using

an ontology
-
centric approach
. In
our architecture, we support data and model
changes
through
ontology
-
based domain modeling. In this architecture, ontol
o-
gies

are

at the co
re of the system where the behaviors of a
b-
stract domain concepts and concrete domain objects are entir
e-
ly defined
by
ontological vocabularies. Logical structure of
data is therefore maintained and enforced via ontological def
i-
nitions and reasoning and not
via database schemas and assoc
i-
ated constraints.

To the best of our knowledge, this is the first
proposal of an ontology
-
centric architecture for scientific data
management systems.

The ontology
-
based domain model is at the core of PODD
as it drives the creation, storage, validation, query and search of
data and metadata. In contrast to traditional data management
systems that use database schemas as the underlying model, the
layered
approach of developing ontology models and the ve
r-
sioning of ontological definitions make

PODD highly extens
i-
ble.


Based on the ontology
-
centric architecture, we have deve
l-
oped the
PODD
repository
[9]

to meet the above challenges
facing

the Australian phenomics research community
. Our aim
is to provide
efficient and flexible repository functionalities for
large
-
scale

phenomics data, and
to provide
a mechanism

for
maintain
ing structured and precise
metadata

around the

raw
data so that they can be stored, distributed and published

in a
reusable fashion.

We would like to emphasize that although

the PODD sy
s-
tem is geared

towards phenomics research, the ontology
-
centric

archit
ecture

we propose in this
paper
is actually domain
-
independent and can be

applied in any scientific discipline
where research output can

be conceptually organized in a stru
c-
tured manner.


The rest of the paper is organized as follows. In

Section

II

we present related work and give a

brief overview of the mot
i-
vation and goals of the PODD

project. Section

III

presents in
detail the

ontology
-
based architecture for data management
systems.

In Section

IV
, in a bioinformatics setting,

we discuss
the PODD
ontologies

in more detail and

show how the ontol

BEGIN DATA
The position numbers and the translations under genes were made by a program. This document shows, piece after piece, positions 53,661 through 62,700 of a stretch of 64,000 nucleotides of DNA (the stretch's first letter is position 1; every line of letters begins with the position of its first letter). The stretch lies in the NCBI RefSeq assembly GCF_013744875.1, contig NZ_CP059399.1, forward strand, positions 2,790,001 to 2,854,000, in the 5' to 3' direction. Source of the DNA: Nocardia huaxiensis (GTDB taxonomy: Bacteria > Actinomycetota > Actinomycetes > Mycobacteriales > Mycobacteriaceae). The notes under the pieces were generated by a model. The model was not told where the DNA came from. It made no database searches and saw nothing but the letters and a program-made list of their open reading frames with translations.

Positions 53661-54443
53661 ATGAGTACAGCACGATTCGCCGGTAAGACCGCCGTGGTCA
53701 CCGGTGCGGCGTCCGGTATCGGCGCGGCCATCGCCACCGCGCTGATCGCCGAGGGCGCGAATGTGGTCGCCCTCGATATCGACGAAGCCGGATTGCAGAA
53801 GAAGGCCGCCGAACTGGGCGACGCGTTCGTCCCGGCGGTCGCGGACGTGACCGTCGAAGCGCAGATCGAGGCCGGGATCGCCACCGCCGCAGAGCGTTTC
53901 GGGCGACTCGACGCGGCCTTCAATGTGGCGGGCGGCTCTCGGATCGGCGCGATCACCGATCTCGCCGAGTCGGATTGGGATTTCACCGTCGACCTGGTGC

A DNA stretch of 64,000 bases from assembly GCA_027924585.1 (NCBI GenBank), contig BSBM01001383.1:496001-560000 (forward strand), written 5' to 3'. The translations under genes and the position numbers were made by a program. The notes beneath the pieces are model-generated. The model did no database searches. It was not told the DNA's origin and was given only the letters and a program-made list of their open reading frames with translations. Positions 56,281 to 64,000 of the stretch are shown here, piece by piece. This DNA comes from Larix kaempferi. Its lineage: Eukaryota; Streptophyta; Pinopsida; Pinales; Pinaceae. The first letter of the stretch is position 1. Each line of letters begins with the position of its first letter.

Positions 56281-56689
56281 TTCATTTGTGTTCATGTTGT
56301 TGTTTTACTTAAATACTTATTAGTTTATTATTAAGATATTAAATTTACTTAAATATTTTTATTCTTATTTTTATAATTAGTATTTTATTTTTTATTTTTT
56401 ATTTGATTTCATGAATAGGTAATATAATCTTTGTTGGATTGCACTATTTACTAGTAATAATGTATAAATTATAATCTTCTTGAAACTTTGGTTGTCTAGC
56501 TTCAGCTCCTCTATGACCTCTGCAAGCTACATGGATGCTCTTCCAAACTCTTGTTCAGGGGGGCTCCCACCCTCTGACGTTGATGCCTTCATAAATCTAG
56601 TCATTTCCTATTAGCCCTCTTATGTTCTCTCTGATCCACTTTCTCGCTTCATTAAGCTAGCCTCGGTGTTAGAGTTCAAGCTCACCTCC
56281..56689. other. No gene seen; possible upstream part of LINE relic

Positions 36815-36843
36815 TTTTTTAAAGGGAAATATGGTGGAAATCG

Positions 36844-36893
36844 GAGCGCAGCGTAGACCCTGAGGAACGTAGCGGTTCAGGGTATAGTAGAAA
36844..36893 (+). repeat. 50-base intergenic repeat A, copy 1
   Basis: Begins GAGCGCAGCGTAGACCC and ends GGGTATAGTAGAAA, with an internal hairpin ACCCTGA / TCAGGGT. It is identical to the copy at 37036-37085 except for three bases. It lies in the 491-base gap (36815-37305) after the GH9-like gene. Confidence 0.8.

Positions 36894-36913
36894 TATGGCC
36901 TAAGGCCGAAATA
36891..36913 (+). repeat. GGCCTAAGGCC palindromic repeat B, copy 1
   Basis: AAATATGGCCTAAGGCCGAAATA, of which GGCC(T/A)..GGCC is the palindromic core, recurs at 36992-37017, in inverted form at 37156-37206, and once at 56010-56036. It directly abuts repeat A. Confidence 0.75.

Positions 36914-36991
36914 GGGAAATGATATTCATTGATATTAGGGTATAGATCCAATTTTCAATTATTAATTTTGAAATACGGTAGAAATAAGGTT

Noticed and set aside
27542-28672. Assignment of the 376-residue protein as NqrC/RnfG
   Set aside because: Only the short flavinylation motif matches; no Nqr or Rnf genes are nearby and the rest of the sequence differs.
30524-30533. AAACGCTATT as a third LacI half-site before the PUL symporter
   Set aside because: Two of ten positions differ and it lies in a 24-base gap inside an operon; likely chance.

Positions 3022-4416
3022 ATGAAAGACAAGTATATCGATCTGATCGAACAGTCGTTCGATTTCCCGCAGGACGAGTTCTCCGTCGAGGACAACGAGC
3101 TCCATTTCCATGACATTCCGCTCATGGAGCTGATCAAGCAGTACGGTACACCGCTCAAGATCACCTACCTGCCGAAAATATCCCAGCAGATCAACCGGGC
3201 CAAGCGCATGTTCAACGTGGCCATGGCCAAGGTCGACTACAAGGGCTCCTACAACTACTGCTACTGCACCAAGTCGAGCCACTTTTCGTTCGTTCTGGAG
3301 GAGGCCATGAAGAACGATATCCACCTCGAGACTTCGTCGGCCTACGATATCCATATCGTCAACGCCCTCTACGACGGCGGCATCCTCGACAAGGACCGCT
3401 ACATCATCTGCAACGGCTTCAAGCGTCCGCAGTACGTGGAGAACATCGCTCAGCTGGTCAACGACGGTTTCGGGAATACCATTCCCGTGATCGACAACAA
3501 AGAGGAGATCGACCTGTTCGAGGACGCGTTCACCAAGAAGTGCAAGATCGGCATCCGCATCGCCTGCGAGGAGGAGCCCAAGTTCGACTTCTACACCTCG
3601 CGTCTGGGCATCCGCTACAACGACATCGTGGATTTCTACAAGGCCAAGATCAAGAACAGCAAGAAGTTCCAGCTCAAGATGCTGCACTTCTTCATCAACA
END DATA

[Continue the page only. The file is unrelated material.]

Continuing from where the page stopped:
o-
gy
-
based modeling

approach is used in the life cycle of
repos
i-
tory concepts and

objects.

In
Section

V
, we describe the i
m-
plementation

of the PODD data management system. Finally,

Section

VI

concludes the paper and identifies

future directions.

II.

R
ELATED
W
ORK
,

M
OTIVATION
&

G
OALS

Over the years attempts have been made to develop content
repository

systems and architectures to meet institutional and
personal

data managem
ent needs. In this section, we introduce
a number of

such systems and architectures. With a survey of
related work,

we present the motivation behind the ontology
-
centric

architecture

and the goals we wish to achieve with the
PODD data management system.

A.

Data and Resource Management Systems

A number of open
-
source content repository specifications
and software systems have been developed.

Fedora Commons
1

is an open
-
source digital resource ma
n-
agement system based on the principles of modularity, intero
p-
erab
ility and extensibility. In Fedora Commons, abstract co
n-
cepts are defined as
models
, on which inter
-
relationships and
behaviors can be further defined. Data in Fedora Commons
repositories are organized into
objects
, which have
datastreams

that stores eithe
r metadata or data. Fedora Commons has been
used as a backend to implement document management sy
s-
tems, digital libraries and institutional repositories.




1

http://www.fedora
-
commons.org/

Apache Jackrabbit
2

is an open
-
source implementation of the
Content Repository for Java Technology (JCR
) API
3
. In JCR,
data is stored in a tree of
nodes
, which can hold
properties

of
arbitrary values, which is conceptually similar to Fedora Co
m-
mons. Types can be defined on nodes to place certain r
e-
strictions on them.

Fedora Commons and JCR both support fair
ly basic mec
h-
anisms for defining object relationships. Hence, they are usua
l-
ly used as the underlying repository solution on which complex
data and document management systems are built. These sy
s-
tems include Biodiversity Heritage Library
4

and Fez
5
, among
others. As stated previously, these systems use database sch
e-
mas as their domain models.

Data management systems have also been developed to
support a number of scientific disciplines including high
-
energy physics, bioinformatics and Earth observation.

Bio
informatics Resource Manager (BRM)

[2]

is one exa
m-
ple of client
-
server style data management software for bioi
n-
formatics research. The client software is installed on users'
computers to access (microarray and proteomic) resources
stored on BRM server in a PostgreSQL relational d
atabase. The
BRM server supports data acquisition from external sources
such as NCBI

[10]

and UniProt

[11]
. It also supports annot